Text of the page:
Let be the unit sphere in the Euclidean space . Then it is possible to take “half” and “a third” of such that both of these parts are essentially congruent (we give a formal version in a minute). This sounds paradoxical: wouldn’t that mean that half of the sphere’s area is equal to only a third? The “paradox” resolves itself if one takes into account that one can choose non-measurable subsets of the sphere which ostensively are “half” and a “third” of it, using geometric congruence as means of comparison.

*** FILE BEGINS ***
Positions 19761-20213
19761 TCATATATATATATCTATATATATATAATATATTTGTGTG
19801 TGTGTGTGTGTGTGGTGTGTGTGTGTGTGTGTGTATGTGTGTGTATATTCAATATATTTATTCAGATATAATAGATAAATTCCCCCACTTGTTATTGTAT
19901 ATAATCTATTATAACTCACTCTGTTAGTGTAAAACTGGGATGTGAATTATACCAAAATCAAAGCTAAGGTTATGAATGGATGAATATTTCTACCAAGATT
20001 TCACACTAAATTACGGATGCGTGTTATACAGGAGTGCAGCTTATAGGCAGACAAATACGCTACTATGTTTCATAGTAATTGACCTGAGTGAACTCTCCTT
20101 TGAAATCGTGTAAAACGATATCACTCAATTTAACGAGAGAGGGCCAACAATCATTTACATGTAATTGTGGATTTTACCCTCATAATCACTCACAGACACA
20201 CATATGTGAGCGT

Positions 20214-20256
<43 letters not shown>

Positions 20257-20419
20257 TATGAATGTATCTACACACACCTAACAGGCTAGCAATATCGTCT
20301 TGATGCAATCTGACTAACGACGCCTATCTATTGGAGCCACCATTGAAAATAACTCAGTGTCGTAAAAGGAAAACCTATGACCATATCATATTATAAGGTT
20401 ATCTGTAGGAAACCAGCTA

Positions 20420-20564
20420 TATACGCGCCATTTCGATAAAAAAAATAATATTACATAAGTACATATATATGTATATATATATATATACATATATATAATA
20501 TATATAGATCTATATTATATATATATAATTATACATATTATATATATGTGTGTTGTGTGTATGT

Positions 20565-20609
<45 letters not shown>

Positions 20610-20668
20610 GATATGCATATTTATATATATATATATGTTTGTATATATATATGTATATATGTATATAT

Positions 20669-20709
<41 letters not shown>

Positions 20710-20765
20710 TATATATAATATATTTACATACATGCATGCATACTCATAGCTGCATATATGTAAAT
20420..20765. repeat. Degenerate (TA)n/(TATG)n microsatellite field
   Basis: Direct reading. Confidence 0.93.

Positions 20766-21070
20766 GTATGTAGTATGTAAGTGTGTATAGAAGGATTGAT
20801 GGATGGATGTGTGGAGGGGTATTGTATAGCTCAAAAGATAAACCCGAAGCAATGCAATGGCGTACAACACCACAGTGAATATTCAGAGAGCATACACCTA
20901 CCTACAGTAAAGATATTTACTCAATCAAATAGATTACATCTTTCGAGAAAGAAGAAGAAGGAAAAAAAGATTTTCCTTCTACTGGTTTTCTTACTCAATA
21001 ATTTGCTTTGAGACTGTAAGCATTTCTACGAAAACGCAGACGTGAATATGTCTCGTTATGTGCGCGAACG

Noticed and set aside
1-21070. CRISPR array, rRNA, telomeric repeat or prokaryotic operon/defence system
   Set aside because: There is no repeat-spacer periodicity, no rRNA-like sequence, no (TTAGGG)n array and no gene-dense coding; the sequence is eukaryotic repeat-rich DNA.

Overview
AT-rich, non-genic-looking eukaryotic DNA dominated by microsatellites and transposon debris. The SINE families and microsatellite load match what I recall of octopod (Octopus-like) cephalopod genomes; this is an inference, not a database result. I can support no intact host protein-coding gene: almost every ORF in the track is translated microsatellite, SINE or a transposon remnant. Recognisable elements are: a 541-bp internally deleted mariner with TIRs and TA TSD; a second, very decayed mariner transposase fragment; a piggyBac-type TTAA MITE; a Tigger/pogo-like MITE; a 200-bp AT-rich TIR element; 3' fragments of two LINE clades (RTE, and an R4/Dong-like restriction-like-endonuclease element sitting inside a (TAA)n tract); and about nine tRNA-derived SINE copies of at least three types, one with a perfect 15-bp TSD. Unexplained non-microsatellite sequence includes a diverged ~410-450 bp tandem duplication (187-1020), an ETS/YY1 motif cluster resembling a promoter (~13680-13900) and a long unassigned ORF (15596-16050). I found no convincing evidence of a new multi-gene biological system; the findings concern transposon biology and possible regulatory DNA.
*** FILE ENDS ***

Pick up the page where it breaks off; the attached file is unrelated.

Let us now formally state the Theorem.
Theorem (Hausdorff paradox [H]).
A crucial ingredient to the proof is the http://planetmath.org/node/310axiom of choice, so the sets , and are not constructible. The theorem itself is a crucial ingredient to the proof of the so-called Banach-Tarski paradox.
- H F. Hausdorff, Bemerkung über den Inhalt von Punktmengen, Math. Ann. 75, 428–433, (1915), http://dz-srv1.sub.uni-goettingen.de/sub/digbib/loader?did=D28919http://dz-srv1.sub.uni-goettingen.de/sub/digbib/loader?did=D28919 (in German).
|Date of creation||2013-03-22 15:16:12|
|Last modified on||2013-03-22 15:16:12|
|Last modified by||GrafZahl (9234)|